How hard should you work as a doctor?

I can’t think of too many white collared jobs that rival the intensity and duration of work endured by doctors.  Sure, there are plenty of physically and mentally demanding occupations out there, but what other job involves handling the livelihood of others, triaging life-threatening events, and multi-tasking multitudes of time-sensitive matters?

The work of a lawn maintenance guy.

Take, for instance, the duties of “just” a lawn irrigation serviceman. Let’s say the lawn guy is tasked with installing a drip irrigation system in a lawn.  This is an extremely labor-intensive process.  A general overview is that supply lines have to be placed, individual irrigation lines have to be delivered to the plants, the valves tested, lines buried, and landscaping created to make the lawn aesthetically pleasing.  Even more labor intensive is searching the lines to identify any leaks in the lines after they’ve been buried! Combine this work with the scorching summer heat, and you’ve got yourself one strenuous job.

Rinse and repeat. Let’s say you and your crew of three guys repair and install new irrigation every day, five to six days a week. Fifty weeks a year.  You’ve got yourself a pretty strenuous and repetitive schedule. Plenty of people do it. It pays the bills, and it is hard work.

Falling asleep in front of your computer is probably okay but not in the operating room during a surgery!

The work of a corporate finance guru. 

The finance industry works hard. I would consider finance bankers, analysts, associates, or whatever title they may have to be the grunt workers of the white-collared world.  Think 80+ hour weeks for projects, presentations galore, and meetings to consume your life.  Many financial analysts I know party hard too. Extreme vacations and sports in the limited downtime they may have.  Some of these guys get smart and save up a financial nut like Sam from Financial Samurai.  Others just spend it on an expensive lifestyle. Many of these people don’t last in their industry.  After they move up the ranks, they either transition out of the industry altogether or just move into a more administrative role.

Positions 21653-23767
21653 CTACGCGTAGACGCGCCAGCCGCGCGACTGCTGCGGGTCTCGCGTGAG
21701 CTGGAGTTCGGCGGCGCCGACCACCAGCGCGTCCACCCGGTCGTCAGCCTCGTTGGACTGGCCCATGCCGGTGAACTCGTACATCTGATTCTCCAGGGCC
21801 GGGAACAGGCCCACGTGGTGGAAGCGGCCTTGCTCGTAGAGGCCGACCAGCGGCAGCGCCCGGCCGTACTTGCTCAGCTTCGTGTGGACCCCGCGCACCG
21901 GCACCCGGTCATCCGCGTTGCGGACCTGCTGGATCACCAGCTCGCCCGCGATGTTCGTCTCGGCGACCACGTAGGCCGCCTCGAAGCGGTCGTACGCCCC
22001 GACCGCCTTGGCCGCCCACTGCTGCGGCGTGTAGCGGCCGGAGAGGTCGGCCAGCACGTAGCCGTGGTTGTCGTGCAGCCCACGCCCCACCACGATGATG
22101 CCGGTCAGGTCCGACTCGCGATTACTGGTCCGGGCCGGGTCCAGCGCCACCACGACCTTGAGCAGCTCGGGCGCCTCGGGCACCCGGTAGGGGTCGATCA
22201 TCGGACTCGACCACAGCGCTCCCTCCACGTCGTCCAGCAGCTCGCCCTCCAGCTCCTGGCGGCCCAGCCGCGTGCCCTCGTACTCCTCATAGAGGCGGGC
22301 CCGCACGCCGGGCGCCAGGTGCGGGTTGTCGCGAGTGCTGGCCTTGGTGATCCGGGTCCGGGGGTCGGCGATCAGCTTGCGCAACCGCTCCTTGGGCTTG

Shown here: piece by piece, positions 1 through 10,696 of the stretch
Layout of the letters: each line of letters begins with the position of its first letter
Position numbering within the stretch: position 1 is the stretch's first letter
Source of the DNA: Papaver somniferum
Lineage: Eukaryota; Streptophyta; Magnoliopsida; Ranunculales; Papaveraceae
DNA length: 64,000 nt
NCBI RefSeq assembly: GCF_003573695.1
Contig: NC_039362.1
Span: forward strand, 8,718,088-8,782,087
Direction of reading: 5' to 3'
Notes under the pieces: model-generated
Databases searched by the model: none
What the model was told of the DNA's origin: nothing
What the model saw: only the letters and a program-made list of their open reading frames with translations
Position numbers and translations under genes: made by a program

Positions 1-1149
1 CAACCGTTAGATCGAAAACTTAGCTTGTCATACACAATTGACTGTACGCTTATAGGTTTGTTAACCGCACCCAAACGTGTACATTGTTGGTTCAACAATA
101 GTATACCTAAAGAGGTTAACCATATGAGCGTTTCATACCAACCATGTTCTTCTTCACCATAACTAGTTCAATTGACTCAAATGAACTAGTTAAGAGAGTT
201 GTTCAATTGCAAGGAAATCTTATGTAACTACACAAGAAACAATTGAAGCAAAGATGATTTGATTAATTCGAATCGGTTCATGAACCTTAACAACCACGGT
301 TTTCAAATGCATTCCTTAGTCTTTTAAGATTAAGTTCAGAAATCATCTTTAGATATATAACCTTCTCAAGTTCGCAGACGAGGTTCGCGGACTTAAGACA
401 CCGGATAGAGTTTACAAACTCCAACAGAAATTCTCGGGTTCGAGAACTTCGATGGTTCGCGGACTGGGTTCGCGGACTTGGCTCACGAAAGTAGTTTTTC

Sure, I’m biased, but why do people in the this industry eventually leave? The guys that I know who are in their first five years of financial banking tell me they love the challenge, hard work, and helping improve our economy and quality of lives. Huh?

The work of doctors.

Yes, I’m a doctor, but I do think that our line of work is genuinely gratifying.  Take away all of that administrative B.S., healthcare regulations, and management issues of any workplace, and you’ve got a profession that is out there to do some good. Look at the Hippocratic oath. I don’t know of any other profession that makes you swear by such a statement.

You might also like: How to identify physician burnout.

You might also like: Why doctors need a four-day workweek.

 

I know doctors who spend six days a week working to care for their patients.  Some of them take only two weeks of vacation per year.  Some others work either three to four days a week.  Some others take twelve weeks of vacation.  There is amazing flexibility in medicine—you just have to make a decision to what is most important to you.

Is the the money?

Is it the lifestyle?

Do you want to work 70 hours a week, take only two weeks of vacation per year, and make $1 million a year? Some of us don’t have the luxury of titrating our work-money-lifestyle balance due to the nature of our work, but this is a subject that I’ve been contemplating for a long time.  Given the intensity of our line of work, there has to be a breaking point.

I once had a patient who was in the truck driving industry for thirty five years.  He ended up getting placed on dialysis because his kidneys shut down after going for so many years in an occupation that didn’t necessarily allow for bathroom breaks!

Another one of my patients was a construction worker for twenty years, but ended up getting on disability not because of an injury, but simply because his joints broke down after many years on the job.

At what point will you draw the line on balancing your work, money, and health?

(Photo courtesy of Flickr)

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